So, you’ve gone through your divorce proceedings and began to divvy up who gets what from the divorce. Someone gets the house, the other gets the car, and so on and so forth.
But there’s someone else that you’ve forgotten. No, not the kids, but someone close.
Yes, the fate of the family pet needs to be determined during divorce proceedings as well. However, the courts look at your pet differently than you do.
See, you probably think of your pet as a second child or even your only child. He or she is someone that you look after with incredible love and respect. You take him or her to the doctor when they’re sick. You buy them some of the best dog food on the market to help them stay healthy. You even buy them toys every week, even though they’re going to be destroyed the instant they get a hold of the toys.
Read on to discover what the courts have to say about this issue and how to handle it. Once you’re done and if you’re in the Austin area, reach out to the best Austin Divorce Attorney there is to get the best outcome in your divorce.
- What Does the Court Say?
But the court views animals simply as another possession of yours. No different from the toaster in your kitchen or the car in your garage. And that can be confusing to a lot of couples who see their family pet as needing the same custody battle as with children.
Because of the sheer amount of other custody cases involving children, the courts simply don’t have enough capacity to deal with animals in the same way. So, it’s likely that when you go through divorce proceedings, your family pet is going to be dealt with in the same manner of your other possessions.
- How Do the Pets Deal with All This?
Even if you might not think about it, your pet is going to face similar stress as your children when divorces happen. Especially if you’re really close with your pet, they may show the following signs of stress from a divorce that you should be aware of:
- They may start to sleep a lot more than usual. You can always tell when it’s time for your pet to go to sleep and wake up because it’s normally at the same time every day. When divorces are happening, you might see them sleep more often.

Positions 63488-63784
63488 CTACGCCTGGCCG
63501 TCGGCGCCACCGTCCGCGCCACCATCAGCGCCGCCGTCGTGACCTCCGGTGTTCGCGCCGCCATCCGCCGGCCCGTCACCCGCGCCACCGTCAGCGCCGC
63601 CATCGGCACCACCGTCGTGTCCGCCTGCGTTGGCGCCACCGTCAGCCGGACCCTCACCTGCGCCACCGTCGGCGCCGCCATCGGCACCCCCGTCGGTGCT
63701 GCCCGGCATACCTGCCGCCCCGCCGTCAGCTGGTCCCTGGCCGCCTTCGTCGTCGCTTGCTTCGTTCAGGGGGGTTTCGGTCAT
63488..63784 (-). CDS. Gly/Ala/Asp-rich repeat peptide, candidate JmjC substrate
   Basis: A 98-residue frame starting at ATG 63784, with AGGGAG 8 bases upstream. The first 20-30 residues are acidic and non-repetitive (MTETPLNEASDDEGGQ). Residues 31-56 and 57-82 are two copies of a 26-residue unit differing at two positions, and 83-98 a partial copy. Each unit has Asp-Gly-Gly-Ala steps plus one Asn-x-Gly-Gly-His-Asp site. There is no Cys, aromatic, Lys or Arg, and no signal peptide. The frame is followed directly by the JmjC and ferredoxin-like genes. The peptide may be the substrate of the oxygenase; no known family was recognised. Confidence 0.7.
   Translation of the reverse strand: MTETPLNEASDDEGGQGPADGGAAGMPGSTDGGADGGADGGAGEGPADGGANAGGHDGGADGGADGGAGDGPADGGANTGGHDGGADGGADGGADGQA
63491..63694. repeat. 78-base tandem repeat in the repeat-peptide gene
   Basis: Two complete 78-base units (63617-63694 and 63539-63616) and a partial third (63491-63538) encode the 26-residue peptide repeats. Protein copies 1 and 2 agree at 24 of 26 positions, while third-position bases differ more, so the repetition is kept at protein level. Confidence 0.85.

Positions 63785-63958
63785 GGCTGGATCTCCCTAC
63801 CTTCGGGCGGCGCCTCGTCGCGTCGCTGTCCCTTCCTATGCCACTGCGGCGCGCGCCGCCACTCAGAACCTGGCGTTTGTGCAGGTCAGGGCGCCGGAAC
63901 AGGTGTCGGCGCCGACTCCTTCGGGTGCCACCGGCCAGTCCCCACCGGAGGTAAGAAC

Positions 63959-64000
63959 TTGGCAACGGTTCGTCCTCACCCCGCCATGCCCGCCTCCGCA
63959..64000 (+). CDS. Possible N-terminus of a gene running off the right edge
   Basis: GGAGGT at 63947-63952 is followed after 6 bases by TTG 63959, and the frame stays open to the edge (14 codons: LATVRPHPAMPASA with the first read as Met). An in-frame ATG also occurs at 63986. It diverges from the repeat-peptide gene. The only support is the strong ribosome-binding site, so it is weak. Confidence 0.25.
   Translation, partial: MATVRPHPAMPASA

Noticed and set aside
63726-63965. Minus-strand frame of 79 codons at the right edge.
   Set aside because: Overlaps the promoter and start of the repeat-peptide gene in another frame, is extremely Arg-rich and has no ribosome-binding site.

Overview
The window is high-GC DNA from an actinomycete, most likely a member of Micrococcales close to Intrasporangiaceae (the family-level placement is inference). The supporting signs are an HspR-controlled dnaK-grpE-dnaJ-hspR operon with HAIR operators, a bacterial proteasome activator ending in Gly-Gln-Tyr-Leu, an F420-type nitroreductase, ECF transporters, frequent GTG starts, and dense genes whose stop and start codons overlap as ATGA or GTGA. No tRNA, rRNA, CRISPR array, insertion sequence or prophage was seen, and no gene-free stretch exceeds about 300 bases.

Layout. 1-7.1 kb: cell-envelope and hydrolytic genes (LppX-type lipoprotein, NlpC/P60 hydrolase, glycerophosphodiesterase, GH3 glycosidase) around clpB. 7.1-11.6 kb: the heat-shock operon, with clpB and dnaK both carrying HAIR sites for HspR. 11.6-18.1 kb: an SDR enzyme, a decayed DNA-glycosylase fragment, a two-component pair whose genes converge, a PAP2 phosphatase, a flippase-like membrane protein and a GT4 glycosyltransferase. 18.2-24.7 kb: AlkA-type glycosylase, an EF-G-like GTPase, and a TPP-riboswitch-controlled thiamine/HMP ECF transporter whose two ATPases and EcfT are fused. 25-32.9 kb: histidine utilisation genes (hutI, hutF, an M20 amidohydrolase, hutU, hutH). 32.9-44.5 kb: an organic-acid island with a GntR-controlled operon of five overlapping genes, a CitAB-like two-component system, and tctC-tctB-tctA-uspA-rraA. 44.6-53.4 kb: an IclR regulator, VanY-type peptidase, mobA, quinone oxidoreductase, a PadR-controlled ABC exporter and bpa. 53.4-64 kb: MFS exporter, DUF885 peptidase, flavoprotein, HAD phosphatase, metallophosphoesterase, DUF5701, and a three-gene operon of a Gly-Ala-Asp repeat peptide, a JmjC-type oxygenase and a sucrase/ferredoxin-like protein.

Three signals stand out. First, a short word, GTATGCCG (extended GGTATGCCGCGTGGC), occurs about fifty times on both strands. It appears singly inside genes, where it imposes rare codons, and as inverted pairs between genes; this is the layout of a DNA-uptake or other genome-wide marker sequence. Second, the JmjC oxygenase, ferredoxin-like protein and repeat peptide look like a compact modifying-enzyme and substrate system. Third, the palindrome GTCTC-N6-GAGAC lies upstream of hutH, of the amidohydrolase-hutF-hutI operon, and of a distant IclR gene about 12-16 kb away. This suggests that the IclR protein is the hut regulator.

- Another factor that may be a symptom of depression in your pet is the loss of appetite. At dinner time, you may notice that your pet just doesn’t eat as much as usual and that should be a cause for concern.
- They may lose interest in the daily activities you do with them. From walks to playing around outside, you might notice they seem uninterested in what you have to offer.
- How Can I Help My Pets Cope with Divorce?
The best way that you can help your pet cope with the divorce proceedings is by making sure the decision that you come to is in the best interests of your pet. You and your soon to be ex-spouse should put your feelings aside and come to an agreement based on any number of factors, including who fed the pet the most, who cared for him or her most often, and who made the decision to buy or adopt them.
No matter what happens, try to keep your pet’s familiar routine going. That familiar routine of the time to eat, time to go to bed, and time to play is one of the most comforting things for our pets. When that is disrupted, that’s when their depression can kick in.
If you have more than one pet, it’s best that they stay together as much as possible. If they grew up together, taking them apart is going to be really detrimental to their overall well-being. It’s the same as what would happen if you separated a brother and sister during divorce proceedings.
Your family pet is one of the most important parts of your life. So, even though the courts don’t treat him or her like that, it doesn’t mean you have to. Work with your spouse to come up with the best solution that takes into account the well-being of your pet.